(iii)
\( \lim _{k\rightarrow \infty }\Vert x^k{{\bar{x}}}^k\Vert {}={} \lim _{k\rightarrow \infty }\Vert x^kx^{k1}\Vert {}={} \lim _{k\rightarrow \infty }\Vert {{\bar{x}}}^k{{\bar{x}}}^{k1}\Vert {}={} 0 \), and in particular the set of limit points of \({(x^k)}_{k\in \mathbb {N}}\) is closed and connected and coincides with that of \(({\bar{x}}^k)_{k\in \mathbb {N}}\).

(iv)
\(\sum _{k\in \mathbb {N}}\gamma _k=\infty \).

(v)
\( \liminf _{k\rightarrow \infty }\frac{1}{\gamma _k}\Vert x^k{{\bar{x}}}^k\Vert {}={} 0 \).

(vi)
Consider the following assertions: (1) \(\varphi \) is level bounded; (2) \(({\bar{x}}^k)_{k\in \mathbb {N}}\) is bounded; (3) \(({x^k})_{k\in \mathbb {N}}\) is bounded; (4) \(({\gamma _k})_{k\in \mathbb {N}}\) is asymptotically constant, i.e.,, there exists \(\kappa \in \mathbb {N}\) such that \(\gamma _k=\gamma _\kappa \) for every \(k\ge \kappa \); (5) f has globally Lipschitzcontinuous gradient. One has (1) \(\Rightarrow \) (2) \(\Leftrightarrow \) (3) \(\Rightarrow \) (4) \(\Leftarrow \) (5).
Proof

4.3(i) Follows from (4.5).

4.3(ii) A telescoping argument on (4.5) yields
$$\begin{aligned} \beta (1\alpha ) \sum _{k\in \mathbb {N}}{ \tfrac{1}{2\gamma _k} \Vert {\bar{x}}^kx^k\Vert ^2 } {}\le {} \varPhi _0 {}{} \inf \varphi {}={} {{\varphi }^{\mathrm{FB}}_{\gamma }}(x^0)\inf \varphi , \end{aligned}$$(4.7)whence the claimed finite sum.

4.3(iii) That \(\Vert x^k{\bar{x}}^k\Vert \rightarrow 0\) follows from Theorem 4.3(ii), since \(\gamma _k\) is upper bounded. Next, by the conditions at step 2.2 and 2.2, observe that
$$\begin{aligned} \Vert x^kx^{k1}\Vert {}={}&\bigl \Vert (1\tau _k)({{\bar{x}}}^{k1}x^{k1}) {}+{} \tau _kd^k \bigr \Vert {}\le {} (1+D)\Vert {{\bar{x}}}^{k1}x^{k1}\Vert \end{aligned}$$(4.8)and thus \(\Vert x^kx^{k1}\Vert \) vanishes, and in turn so does \(\Vert {{\bar{x}}}^k{{\bar{x}}}^{k1}\Vert \) since
$$\begin{aligned} \Vert {{\bar{x}}}^k{{\bar{x}}}^{k1}\Vert {}\le {}&\Vert x^k{{\bar{x}}}^k\Vert {}+{} \Vert {{\bar{x}}}^{k1}x^{k1}\Vert {}+{} \Vert x^kx^{k1}\Vert . \end{aligned}$$ 
4.3(vi) The first implication follows from Lemma 4.2(iii), and the second one from Theorem 4.3(ii). If \(({x^k})_{k\in \mathbb {N}}\) is bounded, and thus so is \(({\bar{x}}^k)_{k\in \mathbb {N}}\), the set \(\varOmega _k\) in the proof of Lemma 4.2(i) can be taken independent of k, and asymptotic constancy of \(\gamma _k\) follows from the same arguments therein. Finally, if \(\nabla f\) is \(L_f\)Lipschitz continuous the condition at step 2.5 fails to hold as soon as \(\gamma _k\le \nicefrac {\alpha }{L_f}\) [6, Prop. A.24], and \(\gamma _k\) is thus asymptotically constant.

4.3(iv) By iteratively applying inequality (4.8), we obtain that
$$\begin{aligned} \Vert x^kx^0\Vert {}\le {}&(1+D)\sum _{j=0}^{k1}\Vert {{\bar{x}}}^jx^j\Vert \\ {}={}&(1+D)\sum _{j=0}^{k1}\gamma _j^{\nicefrac 12}\Vert {{\bar{x}}}^jx^j\Vert \gamma _j^{\nicefrac 12} \\ {}\le {}&\textstyle (1+D) \sqrt{ \sum _{j=0}^{k1} \gamma _j^{1}\Vert {{\bar{x}}}^jx^j\Vert ^2 } \sqrt{ \sum _{j=0}^{k1}\gamma _j } \\ {}\mathop {\le }\limits ^{4.7}{}&\textstyle (1+D) \sqrt{ 2 \frac{{{\varphi }^{\mathrm{FB}}_{\gamma }}(x^0)\inf \varphi }{\beta (1\alpha )} } \sqrt{ \sum _{j=0}^{k1}\gamma _j }. \end{aligned}$$Contrary to the claim, if \({\sum _{k\in \mathbb {N}}\gamma }_k<\infty \) holds, then \(({x^k})_{k\in \mathbb {N}}\) is bounded. From Theorem 4.3(vi) proven above we then infer that \(\gamma _k\) is asymptotically constant, thus contradicting the finiteness of \(\sum _{k\in \mathbb {N}}\gamma _k\).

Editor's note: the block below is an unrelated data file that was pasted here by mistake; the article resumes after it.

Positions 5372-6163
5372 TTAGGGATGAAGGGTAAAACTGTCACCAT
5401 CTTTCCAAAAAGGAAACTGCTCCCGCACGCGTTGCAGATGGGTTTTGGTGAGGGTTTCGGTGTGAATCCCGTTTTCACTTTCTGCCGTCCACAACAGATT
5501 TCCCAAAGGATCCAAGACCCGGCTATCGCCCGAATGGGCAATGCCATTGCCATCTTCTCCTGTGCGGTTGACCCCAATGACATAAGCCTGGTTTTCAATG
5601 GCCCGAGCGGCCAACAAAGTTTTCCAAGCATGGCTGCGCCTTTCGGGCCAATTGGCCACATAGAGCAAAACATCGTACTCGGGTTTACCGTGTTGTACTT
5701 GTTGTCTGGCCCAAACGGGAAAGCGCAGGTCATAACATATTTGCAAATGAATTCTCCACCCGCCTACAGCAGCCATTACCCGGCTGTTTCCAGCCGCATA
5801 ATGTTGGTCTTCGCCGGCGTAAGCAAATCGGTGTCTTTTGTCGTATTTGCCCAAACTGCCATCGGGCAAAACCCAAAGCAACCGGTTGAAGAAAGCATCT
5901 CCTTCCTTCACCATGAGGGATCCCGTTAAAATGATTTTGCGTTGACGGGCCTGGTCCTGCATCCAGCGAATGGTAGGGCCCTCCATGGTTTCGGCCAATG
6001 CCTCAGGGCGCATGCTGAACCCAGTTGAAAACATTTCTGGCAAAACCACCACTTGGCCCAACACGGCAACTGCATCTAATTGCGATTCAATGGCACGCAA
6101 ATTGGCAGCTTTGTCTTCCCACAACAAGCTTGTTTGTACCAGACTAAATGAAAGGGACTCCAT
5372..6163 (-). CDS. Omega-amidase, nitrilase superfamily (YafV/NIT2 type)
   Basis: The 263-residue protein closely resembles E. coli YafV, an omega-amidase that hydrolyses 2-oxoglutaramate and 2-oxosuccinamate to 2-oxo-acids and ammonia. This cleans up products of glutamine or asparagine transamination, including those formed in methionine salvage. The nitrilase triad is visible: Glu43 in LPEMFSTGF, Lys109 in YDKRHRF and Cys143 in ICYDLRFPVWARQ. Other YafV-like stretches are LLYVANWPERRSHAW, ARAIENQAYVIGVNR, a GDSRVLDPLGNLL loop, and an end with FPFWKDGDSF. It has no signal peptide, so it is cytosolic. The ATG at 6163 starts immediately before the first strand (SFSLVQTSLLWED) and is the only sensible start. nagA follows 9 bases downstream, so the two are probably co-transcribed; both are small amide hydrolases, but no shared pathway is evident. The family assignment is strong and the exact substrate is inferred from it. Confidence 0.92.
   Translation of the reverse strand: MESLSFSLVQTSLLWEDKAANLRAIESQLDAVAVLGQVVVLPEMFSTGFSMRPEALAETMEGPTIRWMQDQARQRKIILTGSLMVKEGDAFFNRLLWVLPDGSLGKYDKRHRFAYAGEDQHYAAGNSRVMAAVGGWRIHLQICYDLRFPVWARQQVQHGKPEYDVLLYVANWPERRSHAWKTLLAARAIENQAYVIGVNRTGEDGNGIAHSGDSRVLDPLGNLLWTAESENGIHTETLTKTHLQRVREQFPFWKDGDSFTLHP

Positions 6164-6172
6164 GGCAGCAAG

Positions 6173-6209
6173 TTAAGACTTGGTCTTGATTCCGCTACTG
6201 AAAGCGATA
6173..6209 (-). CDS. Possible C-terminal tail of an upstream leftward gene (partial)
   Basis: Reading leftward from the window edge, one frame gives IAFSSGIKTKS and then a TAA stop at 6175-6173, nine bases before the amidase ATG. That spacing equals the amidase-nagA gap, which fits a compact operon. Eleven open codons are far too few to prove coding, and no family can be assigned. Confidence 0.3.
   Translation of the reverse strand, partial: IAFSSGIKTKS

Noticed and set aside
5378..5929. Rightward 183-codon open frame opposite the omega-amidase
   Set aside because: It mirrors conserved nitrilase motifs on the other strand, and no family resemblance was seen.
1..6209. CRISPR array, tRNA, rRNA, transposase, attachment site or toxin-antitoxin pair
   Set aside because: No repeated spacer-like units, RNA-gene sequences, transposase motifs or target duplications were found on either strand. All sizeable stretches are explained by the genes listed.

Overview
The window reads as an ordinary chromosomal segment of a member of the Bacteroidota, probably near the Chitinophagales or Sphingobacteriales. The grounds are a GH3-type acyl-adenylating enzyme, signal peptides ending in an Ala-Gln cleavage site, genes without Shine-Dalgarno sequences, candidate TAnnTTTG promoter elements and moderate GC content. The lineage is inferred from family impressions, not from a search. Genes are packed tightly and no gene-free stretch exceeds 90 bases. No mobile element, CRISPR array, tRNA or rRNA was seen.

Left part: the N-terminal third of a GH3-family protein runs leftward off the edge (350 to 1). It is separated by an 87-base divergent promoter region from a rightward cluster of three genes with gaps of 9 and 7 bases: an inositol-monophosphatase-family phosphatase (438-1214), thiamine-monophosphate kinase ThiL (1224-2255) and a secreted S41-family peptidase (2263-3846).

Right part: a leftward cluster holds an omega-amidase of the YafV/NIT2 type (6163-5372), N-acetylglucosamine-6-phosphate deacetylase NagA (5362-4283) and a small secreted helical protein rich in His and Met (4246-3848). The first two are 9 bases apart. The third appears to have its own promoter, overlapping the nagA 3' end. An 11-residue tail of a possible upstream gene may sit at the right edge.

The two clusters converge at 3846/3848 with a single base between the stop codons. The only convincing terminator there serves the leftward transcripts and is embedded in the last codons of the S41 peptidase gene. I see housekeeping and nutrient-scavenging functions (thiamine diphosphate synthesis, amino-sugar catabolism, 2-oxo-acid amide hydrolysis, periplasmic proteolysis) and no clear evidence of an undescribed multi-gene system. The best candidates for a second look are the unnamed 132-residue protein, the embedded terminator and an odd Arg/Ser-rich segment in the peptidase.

4.3(v) Immediate consequence of Theorem 4.3(ii) and 4.3(iv).\(\square \)
Remark 4.4
If the iterates remain bounded (as is the case when the objective \(\varphi \) is level bounded), owing to Lemma 4.3(vi), Algorithm 2 with exact prox evaluations as in step 2.4 eventually reduces to the original [32] with constant stepsize, and its convergence results are then readily available, including global convergence (possibly at Rlinear rates) under KurdykaŁojasiewicz assumptions, and superlinear when converging to a strong local minimum with directions satisfying the DennisMoré condition, see [32, 34].
Nevertheless, even in accounting for inexact proximal evaluations it is still possible to derive some qualitative guarantees for the limit points, provided that \({{\bar{x}}}^k\) satisfies some local suboptimality requirements. We list two such instances in the following definition and later detail a proof validating the claim.
Definition 4.5
(Prox suboptimality criteria) Relative to the minimization problem (4.3) defining the PG mapping, we say that the iterates \({{\bar{x}}}^k\) computed at step 2.4 are:

(i)
\(\delta \)stationary (for some \(\delta >0\)) if \( {{\,\mathrm{dist}\,}}\bigl (0, \partial \bigl [\mathcal {L}(x^k,{}\cdot {},\nabla f(x^k))\bigr ]({{\bar{x}}}^k) \bigr ) {}\le {} \delta \), that is, if there exists \({{\bar{v}}}^k\in \partial g({{\bar{x}}}^k)\) such that
$$\begin{aligned} \bigl \Vert {{\bar{v}}}^k+\nabla f(x^k)+\tfrac{1}{\gamma _k}({{\bar{x}}}^kx^k) \bigr \Vert {}\le {} \delta . \end{aligned}$$(4.9) 
(ii)
Uniformly locally optimal if there exist \(r>0\) and a sequence \(\varepsilon _k\searrow 0\) such that the following local minimality condition holds:
(4.10)
Notice that no (approximate) local minimality is required in the approximate stationarity criterion of Definition 4.5(i). Consequently, the output can be retrieved by any descent method starting at the previous iteration and terminating when \(\delta \)stationarity is achieved. It is also worth remarking that the prox suboptimality tolerance \(\delta \) does not need to be small nor fixed for all iterations and can instead be replaced by a sequence \(\delta _k\searrow \delta \ge 0\). The uniform local optimality requirement of Definition 4.5(ii) is instead more restrictive, and is possibly subject to prior knowledge on the geometry of the augmented Lagrangian. The uniformity is dictated by the value of \(r>0\), whose role can be appreciated by considering the sequence \(z^k=\nicefrac 1k\) for \(k>0\) which consists of (isolated) local minimizers for the function